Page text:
WHO research and development on Zika
Dr Marie-Paule Kieny
Assistant Director-General, Health Systems and Innovation
The Ebola outbreak of 2014-15 highlighted the need for a master plan for research and development (R&D) to both prepare for health emergencies and to be able to mount a fast response in case of need. The World Health Organization's "R&D Blueprint" aims to accelerate the availability of medical countermeasures during epidemics and limit damage as much as possible. We have now established critical paths for coordinated action and industry interest in providing platform technologies for the development of medical products.
Our relatively poor knowledge of the Zika virus presents a series of challenges for research and development. However, building on experience from the Ebola epidemic, WHO has been able to set in motion a rapid R&D response for Zika.
We have already identified a large number of manufacturers and research institutions either involved in the development of medical tools for Zika, or interested in embarking on such research.
Embarking on vaccine and diagnostic research
Numerous groups are looking at the feasibility of initiating animal or human testing, particularly for vaccines and diagnostics.
For vaccines, the landscape is evolving swiftly, and numbers change daily. About 15 companies and research groups have been identified so far, though most have only just started work.
"WHO aims to accelerate the availability of medical countermeasures during epidemics and limit damage as much as possible."
Dr Marie-Paule Kieny, Assistant Director-General - Health Systems and Innovation
Two vaccine candidates seem to be at a more advanced stage: a DNA vaccine from the US and an inactivated product from India.
Still, the current absence of standardized animal models and reagents is a hindrance. And although the landscape is encouraging, it will be at least 18 months before vaccines could be tested in large-scale trials.
For diagnostics, 10 biotech companies have been identified so far that can provide nucleic acid or serological tests. Nucleic acid tests are based on a molecular technique used to detect a virus in the blood; serological tests measure the levels of antibodies as a result of exposure to a particular virus.
Models for independent assessment
In the affected region, ANVISA, the Brazilian regulatory authority, has assessed and authorised the use of some of the few commercially available diagnostics. Most other tests are still in development. The biggest task in the area of diagnostics remains ensuring that manufacturers measure against an adequate reference method when generating their data, so that the performance of the various Zika diagnostics can be tested through an independent assessment. This will help prevent the distribution of poor-quality or fake Zika tests that are sure to emerge as was the case with Ebola.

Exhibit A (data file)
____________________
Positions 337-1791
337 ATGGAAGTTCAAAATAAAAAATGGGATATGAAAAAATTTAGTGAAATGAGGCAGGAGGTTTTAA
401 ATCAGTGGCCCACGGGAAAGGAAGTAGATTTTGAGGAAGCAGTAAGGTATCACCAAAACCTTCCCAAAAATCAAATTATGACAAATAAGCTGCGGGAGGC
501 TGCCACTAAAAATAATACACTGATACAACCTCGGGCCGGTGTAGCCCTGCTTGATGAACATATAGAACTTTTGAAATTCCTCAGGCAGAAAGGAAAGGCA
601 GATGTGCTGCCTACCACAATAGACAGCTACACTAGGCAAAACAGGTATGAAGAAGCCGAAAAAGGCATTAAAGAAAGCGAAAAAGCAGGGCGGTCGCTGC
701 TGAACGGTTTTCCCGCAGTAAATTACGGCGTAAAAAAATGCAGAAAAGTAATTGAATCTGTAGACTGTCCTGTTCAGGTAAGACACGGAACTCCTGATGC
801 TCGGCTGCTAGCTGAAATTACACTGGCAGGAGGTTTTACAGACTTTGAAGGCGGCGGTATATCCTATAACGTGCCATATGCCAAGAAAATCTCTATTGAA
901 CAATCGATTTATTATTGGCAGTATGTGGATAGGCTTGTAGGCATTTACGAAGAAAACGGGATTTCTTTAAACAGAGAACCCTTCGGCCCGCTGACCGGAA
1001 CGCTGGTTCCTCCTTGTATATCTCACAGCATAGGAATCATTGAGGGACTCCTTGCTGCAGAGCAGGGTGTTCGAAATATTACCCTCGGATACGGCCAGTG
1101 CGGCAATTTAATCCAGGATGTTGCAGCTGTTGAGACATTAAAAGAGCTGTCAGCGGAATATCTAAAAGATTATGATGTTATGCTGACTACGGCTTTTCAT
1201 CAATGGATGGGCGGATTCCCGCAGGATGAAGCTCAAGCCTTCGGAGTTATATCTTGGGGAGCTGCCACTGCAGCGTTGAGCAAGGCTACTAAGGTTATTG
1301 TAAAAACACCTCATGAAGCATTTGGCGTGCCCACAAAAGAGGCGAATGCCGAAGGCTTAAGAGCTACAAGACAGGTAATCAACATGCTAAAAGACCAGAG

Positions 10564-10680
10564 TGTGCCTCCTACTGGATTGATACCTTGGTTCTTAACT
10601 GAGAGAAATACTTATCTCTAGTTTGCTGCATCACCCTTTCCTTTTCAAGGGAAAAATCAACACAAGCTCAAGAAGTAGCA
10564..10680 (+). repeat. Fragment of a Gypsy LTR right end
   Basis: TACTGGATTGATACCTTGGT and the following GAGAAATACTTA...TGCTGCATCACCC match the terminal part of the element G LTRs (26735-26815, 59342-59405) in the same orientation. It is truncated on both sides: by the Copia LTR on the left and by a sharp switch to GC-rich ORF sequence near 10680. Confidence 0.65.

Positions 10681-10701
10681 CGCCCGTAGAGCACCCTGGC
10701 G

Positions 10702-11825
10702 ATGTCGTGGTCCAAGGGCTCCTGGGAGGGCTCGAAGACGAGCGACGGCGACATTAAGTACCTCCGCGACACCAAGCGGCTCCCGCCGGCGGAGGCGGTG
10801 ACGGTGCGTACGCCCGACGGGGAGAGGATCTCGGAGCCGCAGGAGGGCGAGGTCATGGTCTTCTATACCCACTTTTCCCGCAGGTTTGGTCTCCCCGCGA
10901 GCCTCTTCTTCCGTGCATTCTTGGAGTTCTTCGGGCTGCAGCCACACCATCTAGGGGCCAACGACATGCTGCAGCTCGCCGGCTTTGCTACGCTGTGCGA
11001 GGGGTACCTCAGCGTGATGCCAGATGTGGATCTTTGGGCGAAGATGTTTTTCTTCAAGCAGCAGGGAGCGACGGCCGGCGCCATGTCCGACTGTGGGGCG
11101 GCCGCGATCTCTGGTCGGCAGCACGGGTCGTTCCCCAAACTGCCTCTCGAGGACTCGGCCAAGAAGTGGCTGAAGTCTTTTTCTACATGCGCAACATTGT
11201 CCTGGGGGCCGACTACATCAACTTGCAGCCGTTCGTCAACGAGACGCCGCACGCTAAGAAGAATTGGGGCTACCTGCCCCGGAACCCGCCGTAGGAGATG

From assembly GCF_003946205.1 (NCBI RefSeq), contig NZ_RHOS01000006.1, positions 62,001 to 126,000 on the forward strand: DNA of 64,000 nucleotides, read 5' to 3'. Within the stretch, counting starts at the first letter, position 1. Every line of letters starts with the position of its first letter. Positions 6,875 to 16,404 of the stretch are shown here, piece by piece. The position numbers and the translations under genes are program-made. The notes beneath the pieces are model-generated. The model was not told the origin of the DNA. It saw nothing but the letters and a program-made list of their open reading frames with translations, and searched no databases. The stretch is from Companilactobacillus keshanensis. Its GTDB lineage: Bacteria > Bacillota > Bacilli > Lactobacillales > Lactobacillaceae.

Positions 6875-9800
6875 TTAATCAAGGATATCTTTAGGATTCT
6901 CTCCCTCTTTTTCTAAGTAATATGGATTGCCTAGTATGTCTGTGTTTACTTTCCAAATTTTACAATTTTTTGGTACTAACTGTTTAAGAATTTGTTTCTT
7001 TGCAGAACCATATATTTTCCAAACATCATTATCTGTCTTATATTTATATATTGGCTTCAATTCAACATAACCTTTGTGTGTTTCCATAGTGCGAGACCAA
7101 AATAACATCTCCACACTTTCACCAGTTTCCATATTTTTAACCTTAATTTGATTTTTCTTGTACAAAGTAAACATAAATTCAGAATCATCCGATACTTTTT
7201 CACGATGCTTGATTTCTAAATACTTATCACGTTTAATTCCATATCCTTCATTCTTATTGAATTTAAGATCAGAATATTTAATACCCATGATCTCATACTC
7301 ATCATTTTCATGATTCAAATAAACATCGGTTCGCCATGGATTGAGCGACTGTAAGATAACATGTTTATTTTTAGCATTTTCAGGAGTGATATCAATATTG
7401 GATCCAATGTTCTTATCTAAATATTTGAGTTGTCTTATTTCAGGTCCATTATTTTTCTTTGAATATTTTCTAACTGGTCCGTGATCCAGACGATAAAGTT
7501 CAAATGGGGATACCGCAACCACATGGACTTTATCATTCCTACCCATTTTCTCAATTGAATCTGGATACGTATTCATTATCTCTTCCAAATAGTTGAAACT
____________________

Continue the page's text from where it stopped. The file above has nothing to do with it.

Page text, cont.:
Laboratory-based Zika diagnostics (mostly non-commercial) are already playing an important role in helping us better understand this outbreak. However, new validated and broadly-available diagnostics are urgently needed to step up research, clinical management and surveillance. Although it is difficult to predict the time for the first commercial and independently-validated tests to be available, we are talking weeks or months, not years.
WHO will continue monitoring the development of diagnostics and vaccines, as well as therapeutics, and innovative mosquito control measures. These analyses will be published on our web site in the coming weeks.
We will then convene independent experts to gauge which of these products seem the most promising as they move to the testing phase.
Profiling innovative methods
At the same time, WHO is developing what is called "target product profiles" for these medical tools - for example, to determine the best characteristics for a vaccine to immunize women of child-bearing age.
In terms of diagnostics, we need to understand which type of product – nucleic acid, serologic, rapid test, etc. – will best serve our purposes. We should have target product profiles ready in the next weeks.
In the area of therapeutics, studies are being carried out on medicines and other therapies that could prevent infection in vulnerable groups, especially pregnant women, as is done for malaria. This seems for the moment a more viable and faster option than a curative treatment.
For mosquito control, innovative methods seem promising. Biological approaches for example, such as the controlled release of bacteria to prevent viral replication in mosquitoes; or genetic approaches, such as the release of genetically modified mosquitoes to reduce the mosquito population, are under consideration.
Accelerating R&D and ensuring quality
When potential products reach an advanced stage of testing and show promising data, we have in place the WHO Emergency Assessment and Listing procedure for the use of experimental products during an epidemic. This accelerated assessment process was established during the Ebola epidemic and aims to ensure that products meet acceptable levels of quality, safety and efficacy – even if evaluation is fast-tracked - before they are rolled out in countries.
WHO will also provide support to countries wishing to register proven products to compress the time it takes to carry out ethical and regulatory reviews, so that these tools become available rapidly.
Ebola taught the global R&D community many valuable lessons, and proved that when we work together, we can develop new medical products much faster than we thought possible.
Although we know even less about Zika than we did about Ebola, we are learning more every day and are much better prepared to advance much-needed research to blunt the threat of Zika as we did with Ebola.